Christmas Bells--Another Ancient Christmas Decoration.
Christmas bells might pre-date Christianity by centuries. In the book of Exodus, Moses wrote, "Aaron [the High Priest] must wear it [bells] when he ministers. The sound of the bells will be heard when he enters the Holy Place before the LORD and when he comes out, so that he will not die." The Christmas decoration of bells has always produced joy and excitement. Bells were used in religious services long before Jesus' birth.
Since then, these Christmas decorations have been in churches in every land ringing out the glad tidings of great joy of the coming of the Lord. According to some Christmas traditions, bells were supposed to ring on Christmas Eve for an entire hour before midnight as if to warn the powers of darkness of the approaching birth of the Savior. Then, right at midnight, the bells' message would change to a joyous peal, ringing out the news that Christ is born!
The Christmas Decoration of Ornaments.
Did you know that Christmas ornaments had their origin in props for religious theatrical plays about Adam and Eve? These ancestors to our modern-day Christmas decorations were initially apples hung on the Paradise Tree to represent our first parents' expulsion from the Garden of Eden. Later, prop designers hung wafers on the Paradise Tree to represent Christ's redeeming sacrifice. But the Germans were the ones who really made ornaments a favorite Christmas decoration. Germans made ornaments of cookies, bread, nuts and other delicious foods. In fact, the German Christmas tree was decorated with so many sweets it was nicknamed the "sugar tree."
Over time, other Christmas decorations such as small gifts filled the tree. When German immigrants arrived in America, they brought with them their Christmas decoration traditions with them, and the idea of ornaments on trees caught on fast. Later, these Christmas decorations got a big boost when F.W. Woolworth reluctantly began selling ornaments one Christmas and sold out in two days. That remarkable success convinced him of the Christmas decorations' profitability, and he began traveling to Germany to stock his stores with ornaments each season.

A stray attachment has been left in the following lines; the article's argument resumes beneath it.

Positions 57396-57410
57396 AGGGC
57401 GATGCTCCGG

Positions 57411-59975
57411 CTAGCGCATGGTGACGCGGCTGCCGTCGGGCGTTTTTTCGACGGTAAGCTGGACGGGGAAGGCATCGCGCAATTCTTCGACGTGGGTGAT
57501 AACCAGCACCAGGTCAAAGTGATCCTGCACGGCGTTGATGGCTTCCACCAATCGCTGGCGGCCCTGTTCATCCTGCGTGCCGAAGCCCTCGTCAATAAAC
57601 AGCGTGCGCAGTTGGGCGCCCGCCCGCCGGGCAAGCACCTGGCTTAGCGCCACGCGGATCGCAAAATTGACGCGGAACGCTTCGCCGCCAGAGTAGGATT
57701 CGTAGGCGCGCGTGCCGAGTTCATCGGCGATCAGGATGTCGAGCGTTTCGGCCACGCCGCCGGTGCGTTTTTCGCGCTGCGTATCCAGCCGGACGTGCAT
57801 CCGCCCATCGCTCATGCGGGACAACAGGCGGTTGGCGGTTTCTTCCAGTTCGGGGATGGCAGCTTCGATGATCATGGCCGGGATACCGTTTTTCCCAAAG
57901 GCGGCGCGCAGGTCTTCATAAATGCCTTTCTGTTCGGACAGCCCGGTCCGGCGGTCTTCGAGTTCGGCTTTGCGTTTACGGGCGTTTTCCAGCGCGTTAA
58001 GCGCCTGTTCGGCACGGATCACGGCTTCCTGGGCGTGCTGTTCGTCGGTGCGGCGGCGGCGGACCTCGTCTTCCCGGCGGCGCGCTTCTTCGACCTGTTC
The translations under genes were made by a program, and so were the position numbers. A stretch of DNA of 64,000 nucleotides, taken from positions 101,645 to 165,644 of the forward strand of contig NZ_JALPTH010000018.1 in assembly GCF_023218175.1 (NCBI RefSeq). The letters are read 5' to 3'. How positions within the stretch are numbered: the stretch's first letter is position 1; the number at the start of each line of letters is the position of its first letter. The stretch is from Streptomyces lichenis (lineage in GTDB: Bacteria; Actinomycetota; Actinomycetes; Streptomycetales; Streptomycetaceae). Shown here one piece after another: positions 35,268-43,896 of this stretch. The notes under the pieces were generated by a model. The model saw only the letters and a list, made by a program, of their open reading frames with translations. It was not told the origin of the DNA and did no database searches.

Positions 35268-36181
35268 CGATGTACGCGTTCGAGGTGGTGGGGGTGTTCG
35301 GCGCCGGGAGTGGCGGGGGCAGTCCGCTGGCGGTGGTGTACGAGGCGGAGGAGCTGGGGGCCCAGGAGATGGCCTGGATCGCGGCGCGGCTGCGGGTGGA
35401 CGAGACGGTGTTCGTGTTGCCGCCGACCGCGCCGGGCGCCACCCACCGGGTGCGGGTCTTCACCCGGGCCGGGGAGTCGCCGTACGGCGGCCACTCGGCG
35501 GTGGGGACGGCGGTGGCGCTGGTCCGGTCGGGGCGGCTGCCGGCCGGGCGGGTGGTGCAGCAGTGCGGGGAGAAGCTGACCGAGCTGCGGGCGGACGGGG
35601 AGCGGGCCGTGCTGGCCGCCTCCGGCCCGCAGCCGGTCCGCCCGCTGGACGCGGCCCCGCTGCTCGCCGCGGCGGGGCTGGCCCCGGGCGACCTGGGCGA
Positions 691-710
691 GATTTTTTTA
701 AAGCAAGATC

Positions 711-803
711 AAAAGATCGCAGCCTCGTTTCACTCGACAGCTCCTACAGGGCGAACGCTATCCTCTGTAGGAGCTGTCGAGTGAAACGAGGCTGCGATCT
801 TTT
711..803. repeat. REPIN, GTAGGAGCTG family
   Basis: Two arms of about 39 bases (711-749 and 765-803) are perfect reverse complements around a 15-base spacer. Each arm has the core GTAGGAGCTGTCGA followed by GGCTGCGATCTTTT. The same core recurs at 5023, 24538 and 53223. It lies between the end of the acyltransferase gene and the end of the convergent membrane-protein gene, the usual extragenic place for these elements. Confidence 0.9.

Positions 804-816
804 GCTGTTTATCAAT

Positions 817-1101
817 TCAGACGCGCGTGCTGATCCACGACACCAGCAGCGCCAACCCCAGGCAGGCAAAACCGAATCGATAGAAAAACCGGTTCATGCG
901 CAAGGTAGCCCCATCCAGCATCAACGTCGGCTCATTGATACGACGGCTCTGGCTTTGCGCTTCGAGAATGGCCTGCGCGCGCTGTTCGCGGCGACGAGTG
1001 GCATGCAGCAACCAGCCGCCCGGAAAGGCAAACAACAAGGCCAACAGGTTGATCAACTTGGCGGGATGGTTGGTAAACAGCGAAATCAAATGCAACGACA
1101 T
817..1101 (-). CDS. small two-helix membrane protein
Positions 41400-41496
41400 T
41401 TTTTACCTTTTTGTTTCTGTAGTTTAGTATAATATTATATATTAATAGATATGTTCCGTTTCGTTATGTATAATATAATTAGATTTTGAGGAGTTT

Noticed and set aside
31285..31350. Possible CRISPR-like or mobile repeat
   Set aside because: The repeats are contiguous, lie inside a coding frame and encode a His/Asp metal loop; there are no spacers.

Candy Canes are a Delicious Christmas Decoration.
We love their sweet flavor, but the Christmas decoration of candy canes goes back 2,000 years. This Christmas decoration is linked to the shepherds' staff. In fact, Christmas tradition states that the candy cane was created to honor Jesus. If the candy is held upright, it clearly has the shape of a shepherd's staff, and Christ is the Good Shepherd who always watches over his sheep. If the candy is turned upside down, it becomes the letter "J" for Jesus.
And this Christmas decoration has more meanings. The candy cane's stripes symbolize the stripes, or whipping, that Christ received before He was crucified. The candy cane was made with red stripes, to represent the blood of Jesus that washed away our sins, and white stripes representing Christ's ability to make us pure as snow.
Although there are many varieties of candy canes today, they are not true candy canes unless they are red and white and thus tell the story of Jesus.
The Nativity Scene is an Enduring Christmas Decoration.
No Christmas decoration better visualizes the scriptural account of Christ's birth than the nativity scene. These Christmas decorations can be traced back to the 4th century A.D. Eight hundred years later St. Francis of Assisi popularized the nativity scene. He is said to have constructed a life-sized manger scene with live animals. In those early years, the Christmas decoration of nativity scenes was simple, focusing on the baby Jesus Christ and His mother Mary. Joseph was added later, as were the three wise men.
Over time, this Christmas decoration became more elaborate; some nativity scenes contained hundreds of figurines. Since those early days, nativity scenes have grown in popularity. Formerly, you could only admire these Christmas decorations in a church setting, a town square or a palace. Now, you can find nativity scenes everywhere-you may even have one of your own.
Fruit as a Christmas Decoration
Fruit has long been associated with Christmas and used as a Christmas decoration. In Europe fruits, nuts and gingerbread were popular Christmas gifts. In fact, in Europe and Britain, early Christmas decorations for Christmas trees were apples, hard pears and nuts. But fruit as a Christmas decoration had to be used sparingly because of scarcity and rotting; only locally grown and plentiful fruits could be used as Christmas decorations, and those usually became part of the Christmas feast.